Perhaps having one of the most unique guitar styles of all acoustic blues musicians, few (if anyone at all) have emulated Robert Pete Williams’ style. Possibly, this is as much due to his obscurity as it is due to the complexities of his playing.
Hailing from Louisiana, and of the same generation as others such as Robert Johnson, Williams actually didn’t record during the pre-war blues era. Though, he did perform regularly in his local communities at Church gatherings and dances. It wasn’t until much later in his life, 1959 and onwards, that Williams properly and deservedly recorded his music. Fortunately, during this post-war period of his life, he recorded quite extensively, so many wonderful recordings of his live on for all listeners to enjoy.
Upon hearing a song such as Free Again, it’s apparent that there’s perhaps been no other player who sounds like Williams. Curve ball ghost-notes are masterfully played, wonderful and fat notes are tastefully bent, and the notes played are grounded in nasty funk; all the while, this brew is played with an unstoppable beat and awesome ease.
Typically, each of his songs have a kind of “kernel” riff; a simple note pattern, off of which the song gets formed. From there, he adds a tasteful bend, changes up the note sustenance, throws in a ghost note or two, and so on. Then, he repeats this process over and over as the song continutes. Out of this process, that core kernel soon becomes a kaleidoscopic array of funky tones, sounding like multiple guitars at once.
His songs have an almost hill-country like feel, with the freight-train like rhythm that flows through each tune, yet it has more of a jagged style. Although he was influenced early on by the likes of Peetie Wheatstraw and Blind Lemon Jefferson, Willliams’ style is clearly his own, with few (if any) guitarists daring to emulate him, even decades later.
Similar to many of his contemporaries, Robert Pete Williams was born to a family of sharecroppers. Zachary, Louisiana was his the town of his birth, and he would continue to live around Louisiana for all of his life. Having no formal education, Williams picked cotton and cut sugar cane like his parents. In search of different work, he moved to the outskirts of Baton Rouge (Scotlandville, Louisiana) at the age of 14, working at a lumberyard. He would continue this through his teenage years.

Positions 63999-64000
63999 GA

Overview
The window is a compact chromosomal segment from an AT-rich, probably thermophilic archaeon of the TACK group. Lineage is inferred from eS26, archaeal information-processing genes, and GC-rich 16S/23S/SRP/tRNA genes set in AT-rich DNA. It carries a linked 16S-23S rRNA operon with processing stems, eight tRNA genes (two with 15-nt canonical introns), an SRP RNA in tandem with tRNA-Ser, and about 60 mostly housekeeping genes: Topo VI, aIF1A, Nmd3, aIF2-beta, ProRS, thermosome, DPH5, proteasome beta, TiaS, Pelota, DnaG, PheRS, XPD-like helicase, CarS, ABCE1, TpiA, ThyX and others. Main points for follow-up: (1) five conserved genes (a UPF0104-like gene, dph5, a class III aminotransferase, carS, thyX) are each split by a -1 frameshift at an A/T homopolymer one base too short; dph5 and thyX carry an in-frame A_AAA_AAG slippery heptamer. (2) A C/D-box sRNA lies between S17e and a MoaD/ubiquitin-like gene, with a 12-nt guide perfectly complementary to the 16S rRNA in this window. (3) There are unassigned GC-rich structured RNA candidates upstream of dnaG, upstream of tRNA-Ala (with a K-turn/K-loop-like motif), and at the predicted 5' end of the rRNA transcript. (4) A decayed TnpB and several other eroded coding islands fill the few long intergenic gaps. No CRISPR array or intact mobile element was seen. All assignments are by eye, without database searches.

A transformation came at the age of 20, when Williams fashioned his own homemade guitar, attaching five copper strings to a cigar box. In his own words, he recalled the following in 1975.
“[The homemade guitar] didn’t hold up, so I bought an old guitar for $1.50, but the strings were too high off the [neck]. When I was 21, I went to a white lady’s house where a lady friend of mine cooked. I got a $65 guitar her son wouldn’t play for $4.50.”
Known as pioneers of Louisiana Country Blues, Williams was taught by Robert and Frank Metty (who unfortunately did not leave behind their own recordings). From local gatherings after Sunday church, to suppers, to dances, Williams began to play extensively. As he said, “white folks started having me play at their parties. I got to rappin’ good with the guitar”. At this early time, chief influences included Blind Lemon Jefferson and Peetie Wheatstraw; apparently, he was already able to play all of Peetie Wheatstraw’s songs, and he played them so often that people would call him Peetie Wheatstraw!
Perhaps as some relief to fellow guitarists, hoping to also get to Williams’ level of prowess, although in the 1940s he practiced for a couple months on end, he’d also go on fairly long break, sometimes not playing guitar for as long as six months.
Continuing in this vein until the mid-1950s, Williams’ life changed in 1956. He fatally shot a man at a club, claiming it was in self-defense. Regardless of the truth, it was not favourable to be an African-American in the south, having committed this act. Thus, he was sent to the notoriously brutal Angola State Prison (where Lead Belly had also served). Fortuitiously, in 1958, LSU folklorist Dr. Harry Oster paid a visit to Williams, soon bringing him a 12-string guitar with which to cut his first recordings. Later issued as Angola Prison Blues, Those Prison Blues, and Angola Prison Spirituals (on the Arhoolie label), Williams was finally a recorded blues artist.
In December 1958, Williams was released under the despicable porvisions of “servitude parole”, where he was “freed” though had to provide 80 hours of labour per week — clearly, standards of freedom were a joke at that time. Even though he was invited right off the bat to perform at the great Newport Folk Festival, the parole board prohibited him from performing. Still however he fortunately found time to record, cutting such tunes as the parole-condition fueled “I’m Still Not Free”. Finally, his parole was lifted and he indeed played at the 1964 Newport Folk Festival. Continuing to tour the United States during these years, he expanded internationally by 1966, touring Europe. He also became great friends with Mississippi Fred McDowell, recalling, “when I got off parole, I started to play with Mississippi Fred McDowell. He taught me to play slide. Me and Fred were great friends — we was right together traveling the country. If he only had a nickel, he’d of given it to me. You know that girl Bonnie Raitt? Fred taught her, and now she’s so good it makes your head spin.”
After taking a small break and moving to a different area of Baton Rouge in 1968, he began to focus on music again by 1970. Performing at American and European folk festivals, he also cut more records, adding to his great discography. As the 70s pushed forward, though, Williams, then in his 60s, experienced wavering health. After being diagnosed with cancer, he died of the disease on December 31st, 1980.